On Deja Vu

I call them “deja vu moments”–time seems to stop, and for the briefest of moments I know I’ve “seen” this before. Tonight, while straining macaroni I had a “deja vu moment.” Yesterday, scribbling some notes at work, I had one. A few days ago, while doing nothing of any import at work, I had another. Last Sunday, while building the USS Constellation, again a “deja vu moment.”

Scientifically, deja vu happens when the visual signal from one eye reaches the brain a fraction of a second before the signal from the other eye creating a slight mental discontinuity as the brain tries to process the two slightly-out-of-sync visual inputs.

What if it’s not? What if it’s something completely different?

I think deja vu could be a mild pre-cognition. No, I’m not suddenly about to craft and predict pre-fash Perky Pat layouts. It’s a strange idea, I know.

In other news, I have to wonder. Should point-of-view shift radically in the course of a single sentence? For a story I’m working on I think it should–start the sentence from one perspective, and as the sentence ends the point-of-view is completely different. It’s not something that could be done in anything but prose. Film? No. Theater? No. Audio drama? Hell no. But it’s right for the story I’m trying to tell.

6 thoughts on “On Deja Vu

  1. Regarding deja vu: no clue. Though I think perhaps a better way of putting it would be that deja vu occurs when you recognize that a… pre-cognited moment (no clue what the right verb is—I’m sure that’s not it, though) has arrived.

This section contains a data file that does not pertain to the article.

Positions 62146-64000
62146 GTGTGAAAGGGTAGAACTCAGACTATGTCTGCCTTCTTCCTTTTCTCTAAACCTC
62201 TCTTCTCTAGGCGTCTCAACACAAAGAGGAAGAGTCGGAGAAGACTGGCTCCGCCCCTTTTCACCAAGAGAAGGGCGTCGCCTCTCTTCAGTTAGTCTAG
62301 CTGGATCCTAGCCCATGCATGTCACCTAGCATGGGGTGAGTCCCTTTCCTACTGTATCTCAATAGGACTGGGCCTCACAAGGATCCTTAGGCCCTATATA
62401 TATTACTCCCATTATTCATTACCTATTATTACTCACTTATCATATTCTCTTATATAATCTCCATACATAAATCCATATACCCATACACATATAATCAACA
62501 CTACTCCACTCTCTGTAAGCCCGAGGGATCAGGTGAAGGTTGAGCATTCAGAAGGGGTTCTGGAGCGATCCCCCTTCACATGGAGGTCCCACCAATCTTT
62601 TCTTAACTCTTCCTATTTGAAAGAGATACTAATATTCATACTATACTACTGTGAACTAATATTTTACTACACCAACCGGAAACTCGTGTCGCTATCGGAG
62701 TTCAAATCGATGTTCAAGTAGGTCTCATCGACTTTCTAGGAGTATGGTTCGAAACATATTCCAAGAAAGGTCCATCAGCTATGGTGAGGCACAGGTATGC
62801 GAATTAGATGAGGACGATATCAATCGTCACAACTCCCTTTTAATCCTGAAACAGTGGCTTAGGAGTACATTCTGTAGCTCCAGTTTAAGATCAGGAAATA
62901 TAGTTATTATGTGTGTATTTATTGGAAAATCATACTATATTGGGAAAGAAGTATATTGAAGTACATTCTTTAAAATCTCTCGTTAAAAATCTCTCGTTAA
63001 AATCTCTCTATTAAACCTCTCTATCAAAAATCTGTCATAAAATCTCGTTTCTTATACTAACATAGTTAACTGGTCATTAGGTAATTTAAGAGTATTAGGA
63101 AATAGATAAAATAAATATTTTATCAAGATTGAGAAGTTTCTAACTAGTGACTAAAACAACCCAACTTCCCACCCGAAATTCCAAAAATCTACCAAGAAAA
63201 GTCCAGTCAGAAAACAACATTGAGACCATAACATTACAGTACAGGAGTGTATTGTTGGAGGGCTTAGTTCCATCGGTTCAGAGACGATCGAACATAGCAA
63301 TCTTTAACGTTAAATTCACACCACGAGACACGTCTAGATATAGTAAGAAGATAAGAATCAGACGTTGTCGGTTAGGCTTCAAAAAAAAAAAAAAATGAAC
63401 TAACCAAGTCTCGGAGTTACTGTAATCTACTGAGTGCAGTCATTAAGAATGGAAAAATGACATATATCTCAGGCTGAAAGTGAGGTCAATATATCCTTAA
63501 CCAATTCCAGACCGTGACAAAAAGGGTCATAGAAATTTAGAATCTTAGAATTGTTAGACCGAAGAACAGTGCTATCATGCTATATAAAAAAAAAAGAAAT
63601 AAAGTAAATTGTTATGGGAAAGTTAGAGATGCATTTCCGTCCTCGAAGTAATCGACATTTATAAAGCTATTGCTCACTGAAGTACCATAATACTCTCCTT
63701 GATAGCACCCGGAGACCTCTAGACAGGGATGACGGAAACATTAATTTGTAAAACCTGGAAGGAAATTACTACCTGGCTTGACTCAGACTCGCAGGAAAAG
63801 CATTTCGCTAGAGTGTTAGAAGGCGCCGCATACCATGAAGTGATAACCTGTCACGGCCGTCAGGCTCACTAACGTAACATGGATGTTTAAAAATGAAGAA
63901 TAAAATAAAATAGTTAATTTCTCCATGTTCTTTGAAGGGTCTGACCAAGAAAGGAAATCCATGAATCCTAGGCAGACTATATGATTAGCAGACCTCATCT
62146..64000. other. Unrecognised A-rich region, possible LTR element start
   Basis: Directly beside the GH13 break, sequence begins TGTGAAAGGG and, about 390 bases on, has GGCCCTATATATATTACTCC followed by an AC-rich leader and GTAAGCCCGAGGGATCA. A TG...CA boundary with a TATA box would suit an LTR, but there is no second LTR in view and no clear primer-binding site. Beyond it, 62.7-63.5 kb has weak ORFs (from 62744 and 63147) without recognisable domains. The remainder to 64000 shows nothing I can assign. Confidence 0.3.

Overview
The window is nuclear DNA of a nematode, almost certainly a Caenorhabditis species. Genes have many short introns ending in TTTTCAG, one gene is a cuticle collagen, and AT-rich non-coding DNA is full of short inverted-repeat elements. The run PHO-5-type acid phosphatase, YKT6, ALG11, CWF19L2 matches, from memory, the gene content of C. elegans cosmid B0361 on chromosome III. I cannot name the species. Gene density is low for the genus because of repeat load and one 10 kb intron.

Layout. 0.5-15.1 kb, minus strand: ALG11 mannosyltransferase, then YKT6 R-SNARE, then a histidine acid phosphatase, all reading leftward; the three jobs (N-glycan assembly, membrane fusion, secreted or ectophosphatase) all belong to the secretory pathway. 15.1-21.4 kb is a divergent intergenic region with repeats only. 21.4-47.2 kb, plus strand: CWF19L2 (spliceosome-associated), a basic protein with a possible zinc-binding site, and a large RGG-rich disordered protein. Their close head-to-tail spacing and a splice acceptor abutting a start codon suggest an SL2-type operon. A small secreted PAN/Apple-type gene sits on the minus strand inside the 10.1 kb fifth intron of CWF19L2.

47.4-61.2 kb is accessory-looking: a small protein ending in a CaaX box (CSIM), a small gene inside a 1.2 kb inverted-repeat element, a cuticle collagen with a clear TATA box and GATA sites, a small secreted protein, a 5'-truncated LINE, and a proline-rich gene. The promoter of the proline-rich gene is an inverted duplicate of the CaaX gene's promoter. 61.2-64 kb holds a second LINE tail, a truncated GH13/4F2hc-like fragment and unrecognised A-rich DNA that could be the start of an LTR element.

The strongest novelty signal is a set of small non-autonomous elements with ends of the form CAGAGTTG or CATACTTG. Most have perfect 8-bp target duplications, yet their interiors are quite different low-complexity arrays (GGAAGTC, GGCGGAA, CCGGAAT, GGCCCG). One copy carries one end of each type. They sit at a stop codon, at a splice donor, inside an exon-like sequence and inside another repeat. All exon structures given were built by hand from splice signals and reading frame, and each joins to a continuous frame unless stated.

As for point-of-view shifts: it honestly depends on how well it’s done. I’m not a big fan of omniscient narration, but if it’s a complete shift in POV it could work.

    I like the new design, by the way. πŸ™‚

  2. I liked the new design… until now. The rightside bar is on top of the actual posts, and in fact, this very textbox, to a certain extent. This makes it very hard to read everything or see what I’m typing.

    Seems to work fine in Firefox, though. I should really effect a total changeover womeday.

  3. Steve, is it better on your end now? I think the problem may have been in trying to fix the Search box–it wasn’t appearing in Opera because I think it was coded poorly in the sidebar code. Before going to see Constantine tonight I spent some time trying to figure out why it wasn’t working, only to have the sidebar disappear for me completely.

    If it’s still messed up on your end, all I need to do is rename a file on the server and the old, working sidebar will be back in place.

  4. > ItΒ’s not something that could be done in
    > anything but prose. Film? No. Theater? No.
    > Audio drama? Hell no.

    It’s a cool thought. Dylan kinda did something like that with Tangled Up In Blue… Throughout the verses the perspective shifts from third person to first person and back and forth… so you never really know who’s saying which lines… Anyway… it’s a good idea to resurrect… if you haven’t gotten around to it…

  5. I did, sort of. πŸ™‚

    Essentially, this is where “Make-Believe,” my story in Star Trek: Constellations came from.

    I didn’t know it at the time. I was still a few months away from pitching the story (that happened in May 2005, as I recall).

    At the point where I wrote this, I was thinking in terms of “What if I had a story that started out one way, and then it peels back, and in the span of a few words shifts completely into something else?”

    Even though “Make-Believe” has some narration shifts, they aren’t as extreme as what I had in mind when I wrote this. The first narrative shift is still brutal, but that’s because it needs to be. πŸ™‚

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